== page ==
But the issue is this, if it’s about managing one’s tax liability, then it is about paying as less taxes as possible. And if a high value net worth individuals and corporation have a reason to want to pay as less tax as possible, who else will do the paying on their behalf for any development at all?

The moral conundrum

Secondly, if these high values net worth individuals and corporations who usually are societal kingpins, either as leaders of countries or successful businesses or huge corporations with much to spare, have so much to hide away from their people, then what is their justification to want to be society’s front bearers? That’s an absolute immorality that we have all looked away on, for years.

It means they don’t believe in transparency yet that’s what they will readily press down the throat of everybody else. Above all, their wealth is not made from the outer space but within countries and most times from very poor communities. Yet they find a reason to keep their wealth out of reach. They see hunger, gory poverty, decadence, death and hopelessness around them all the time, yet all they do is, keep so much away from humanity. It is honourable to be rich but it is even more honourable to be generous, let alone fair. Like the old Bible says, “to whom much is given much is expected.”

It’s been estimated by the Global Financial Integrity that between $21- $31tn may be hiding in these secret jurisdictions around the world, outside the taxing rights of Governments. What that means is that less and less money is available to Government to spend on development projects or even boost developmental activities that can provide jobs for the majority of people around the world.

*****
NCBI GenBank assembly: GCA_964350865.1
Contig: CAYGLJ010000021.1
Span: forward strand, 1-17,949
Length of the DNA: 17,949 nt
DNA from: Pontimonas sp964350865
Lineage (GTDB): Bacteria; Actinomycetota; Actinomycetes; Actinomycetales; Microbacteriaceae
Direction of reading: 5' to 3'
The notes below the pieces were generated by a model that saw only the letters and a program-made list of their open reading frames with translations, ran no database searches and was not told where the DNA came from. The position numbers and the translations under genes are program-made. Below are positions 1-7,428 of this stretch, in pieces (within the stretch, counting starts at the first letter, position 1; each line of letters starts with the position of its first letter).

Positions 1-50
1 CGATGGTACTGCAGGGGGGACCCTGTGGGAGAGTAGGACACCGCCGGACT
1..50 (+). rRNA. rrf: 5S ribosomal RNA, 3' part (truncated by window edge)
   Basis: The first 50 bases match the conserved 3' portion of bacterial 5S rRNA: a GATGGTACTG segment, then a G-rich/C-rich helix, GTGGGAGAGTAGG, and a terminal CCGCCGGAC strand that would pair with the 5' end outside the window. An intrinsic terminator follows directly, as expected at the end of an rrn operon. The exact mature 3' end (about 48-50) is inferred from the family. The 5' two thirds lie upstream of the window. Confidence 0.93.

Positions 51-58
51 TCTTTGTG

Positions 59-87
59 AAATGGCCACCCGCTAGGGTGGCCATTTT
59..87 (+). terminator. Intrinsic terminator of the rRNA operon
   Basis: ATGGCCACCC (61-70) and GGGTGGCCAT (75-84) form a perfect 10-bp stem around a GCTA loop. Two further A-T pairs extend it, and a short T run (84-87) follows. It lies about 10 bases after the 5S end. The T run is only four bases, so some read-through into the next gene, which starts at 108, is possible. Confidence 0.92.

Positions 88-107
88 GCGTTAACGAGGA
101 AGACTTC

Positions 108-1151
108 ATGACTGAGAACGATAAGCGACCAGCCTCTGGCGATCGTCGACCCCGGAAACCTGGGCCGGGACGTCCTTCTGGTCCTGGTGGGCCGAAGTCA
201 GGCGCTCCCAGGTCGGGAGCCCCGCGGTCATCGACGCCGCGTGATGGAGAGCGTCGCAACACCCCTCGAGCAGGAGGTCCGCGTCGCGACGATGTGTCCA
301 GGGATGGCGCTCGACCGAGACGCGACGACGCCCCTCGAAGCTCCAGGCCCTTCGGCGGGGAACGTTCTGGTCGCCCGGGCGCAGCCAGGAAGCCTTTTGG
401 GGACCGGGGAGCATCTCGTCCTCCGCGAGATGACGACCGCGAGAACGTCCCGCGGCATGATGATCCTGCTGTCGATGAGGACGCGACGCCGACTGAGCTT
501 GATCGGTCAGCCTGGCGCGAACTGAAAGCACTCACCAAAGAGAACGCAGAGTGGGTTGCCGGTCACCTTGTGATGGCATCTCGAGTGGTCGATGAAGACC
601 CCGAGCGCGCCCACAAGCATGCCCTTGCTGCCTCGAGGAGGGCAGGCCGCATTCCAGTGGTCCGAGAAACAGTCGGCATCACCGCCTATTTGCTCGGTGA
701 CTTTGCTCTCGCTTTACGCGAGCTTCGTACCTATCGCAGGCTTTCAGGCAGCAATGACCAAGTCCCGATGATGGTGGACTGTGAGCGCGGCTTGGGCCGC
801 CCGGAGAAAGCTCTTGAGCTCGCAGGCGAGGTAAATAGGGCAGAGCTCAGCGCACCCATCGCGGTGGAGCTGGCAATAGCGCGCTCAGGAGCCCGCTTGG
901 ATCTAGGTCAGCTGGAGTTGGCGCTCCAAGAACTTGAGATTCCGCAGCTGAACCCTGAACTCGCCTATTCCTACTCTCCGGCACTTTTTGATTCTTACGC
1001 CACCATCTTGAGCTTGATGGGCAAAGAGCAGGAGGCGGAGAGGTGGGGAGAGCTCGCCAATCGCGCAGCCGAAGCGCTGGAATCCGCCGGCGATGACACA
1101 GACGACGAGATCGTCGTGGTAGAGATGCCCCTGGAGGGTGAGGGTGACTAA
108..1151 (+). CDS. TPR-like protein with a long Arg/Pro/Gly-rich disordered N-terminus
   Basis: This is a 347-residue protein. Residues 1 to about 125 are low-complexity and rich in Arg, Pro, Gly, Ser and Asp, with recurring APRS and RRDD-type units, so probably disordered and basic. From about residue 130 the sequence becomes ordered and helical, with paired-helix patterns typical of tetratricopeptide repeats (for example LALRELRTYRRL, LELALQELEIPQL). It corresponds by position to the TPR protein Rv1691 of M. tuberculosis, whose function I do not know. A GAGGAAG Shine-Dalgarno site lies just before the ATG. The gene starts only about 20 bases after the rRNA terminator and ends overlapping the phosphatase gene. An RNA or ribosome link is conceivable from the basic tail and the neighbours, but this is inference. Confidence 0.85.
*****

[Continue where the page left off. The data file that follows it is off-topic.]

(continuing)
This apart, for most businesses especially local businesses in developing countries like Ghana, they are unable to compete against their counterparts which use these tax managing destinations. Tax managing means these corporations are able to make excessive profits therefore can produce cheaply and become even more competitive. If this anomaly didn’t exist, there would have been greater transparency in the global financial system. Corporations and individuals will have been paying their taxes or their due in countries where resources are generated and where profits are actually made.

What can be fairer than this? This also means most developing countries would have gained a lot from greater transparency. Governments or countries would have more money to spend on health, education, food, jobs etc., to give people a better life everywhere on our planet, especially developing countries.

It is therefore important that this issues is not swept under the carpet again like has been done over the decades. Surely because it involves the rich and powerful in society, there are dangers that we may not be able to go far enough. However, this is an opportunity to push for a change in the global financial system and developing countries like Ghana has a lot to gain from this. Our Governments should  push for a greater change in the global tax system, such as reiterating the call for a UN tax body for our benefit, overall.

By: Bernard Anaba (Tax Justice Coalition)  [email protected]